Since the Industrial Revolution, a lot has been said about the devastating effects of climate change. But it is only last year, at the November 2015 COP21 talks held in Paris, France, that the world saw the playing field level leveled, after decades of inaction from some of the worst polluting global economies. Under the Paris Agreement, all the 189 countries across the globe were brought to commit to act on climate change for the first time (Irabagiza, 2016).
This came as a relief, seeing as numerous diplomatic efforts had frequented arenas of discussion on climate change but for over 20 years, had failed to enforce the terms of the Kyoto protocol–terms that would promote carbon emission reduction through carbon trade between the developed and developing countries. Rwanda became party to the Kyoto protocol in 2004; practically, this means that for every tonne of carbon dioxide (CO2) that are avoided or removed by a clean energy company or project in a developed or developing country (Rwanda inclusive), a dollar is earned by that company or project.
It is estimated that a small number of the world’s most polluting countries contribute to over 80 percent of the world’s carbon emissions from energy alone. While these economic giants benefit from steady economic progress, the developing world suffers disproportionately from the gaseous carbon emissions. As a result, unpredictable heavy rains and flooding, unprecedented and prolonged dry seasons affect the planting and harvesting seasons in developing countries (mostly African countries).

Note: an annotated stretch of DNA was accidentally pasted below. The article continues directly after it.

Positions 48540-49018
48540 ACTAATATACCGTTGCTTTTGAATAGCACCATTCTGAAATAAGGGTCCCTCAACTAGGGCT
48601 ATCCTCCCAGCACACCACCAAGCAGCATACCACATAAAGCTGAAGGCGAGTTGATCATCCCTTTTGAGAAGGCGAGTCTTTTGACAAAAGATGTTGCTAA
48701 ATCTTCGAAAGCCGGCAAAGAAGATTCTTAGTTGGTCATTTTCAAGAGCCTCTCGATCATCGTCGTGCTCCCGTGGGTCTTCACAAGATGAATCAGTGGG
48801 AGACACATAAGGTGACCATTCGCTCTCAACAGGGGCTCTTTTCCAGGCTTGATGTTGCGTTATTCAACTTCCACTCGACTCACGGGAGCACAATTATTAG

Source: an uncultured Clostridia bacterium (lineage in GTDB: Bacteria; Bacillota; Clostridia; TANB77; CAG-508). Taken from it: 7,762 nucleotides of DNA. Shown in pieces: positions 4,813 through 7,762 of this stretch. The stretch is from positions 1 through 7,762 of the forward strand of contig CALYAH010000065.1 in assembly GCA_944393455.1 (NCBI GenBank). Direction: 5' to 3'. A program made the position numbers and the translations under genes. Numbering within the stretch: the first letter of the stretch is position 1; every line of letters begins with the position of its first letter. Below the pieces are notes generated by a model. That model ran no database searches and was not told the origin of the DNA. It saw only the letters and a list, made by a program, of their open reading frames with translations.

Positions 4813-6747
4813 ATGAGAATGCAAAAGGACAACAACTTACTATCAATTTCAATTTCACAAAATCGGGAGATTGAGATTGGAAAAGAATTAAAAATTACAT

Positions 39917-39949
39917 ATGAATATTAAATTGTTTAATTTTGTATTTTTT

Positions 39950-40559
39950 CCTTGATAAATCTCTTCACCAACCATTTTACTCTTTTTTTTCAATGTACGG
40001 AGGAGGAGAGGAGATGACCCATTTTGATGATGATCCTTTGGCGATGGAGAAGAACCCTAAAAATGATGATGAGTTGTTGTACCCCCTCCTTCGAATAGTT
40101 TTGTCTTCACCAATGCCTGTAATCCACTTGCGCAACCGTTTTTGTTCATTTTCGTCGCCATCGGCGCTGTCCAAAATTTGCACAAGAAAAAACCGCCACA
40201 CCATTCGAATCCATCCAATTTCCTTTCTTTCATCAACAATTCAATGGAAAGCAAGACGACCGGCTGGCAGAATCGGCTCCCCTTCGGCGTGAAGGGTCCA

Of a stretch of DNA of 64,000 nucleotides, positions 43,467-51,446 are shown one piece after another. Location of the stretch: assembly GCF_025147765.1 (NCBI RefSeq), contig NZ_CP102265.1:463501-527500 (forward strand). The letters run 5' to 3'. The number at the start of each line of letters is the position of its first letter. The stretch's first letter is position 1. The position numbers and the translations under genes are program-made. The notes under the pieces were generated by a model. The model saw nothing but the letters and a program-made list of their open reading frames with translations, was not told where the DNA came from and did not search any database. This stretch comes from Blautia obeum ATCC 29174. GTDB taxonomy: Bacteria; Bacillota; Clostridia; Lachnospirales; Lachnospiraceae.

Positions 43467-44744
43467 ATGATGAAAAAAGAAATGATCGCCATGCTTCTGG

Climate change is taking place at a time of increasing demand for food, feed, fiber and fuel and this has the potential to irreversibly damage the natural resource base on which agriculture depends. The relationship between climate change and agriculture is intertwined; agriculture contributes to climate change in several major ways and climate change in general adversely affects agriculture.
At the 7th African Agricultural Science Week taking place in Kigali, we expect to see different interventions that are being put in place by scientists to develop the agricultural sector. Let us hope that African scientists and governments will continue to push for an equal trade so that we avoid environmental suicide while we enjoy agricultural development.
Blogpost by Yoel Murokore, yoelmurokore(at)gmail.com, #AASW7 social reporter.
This post represents the author’s views only.
Picture courtesy Cristina Sînziana, ImaginAIR/EEA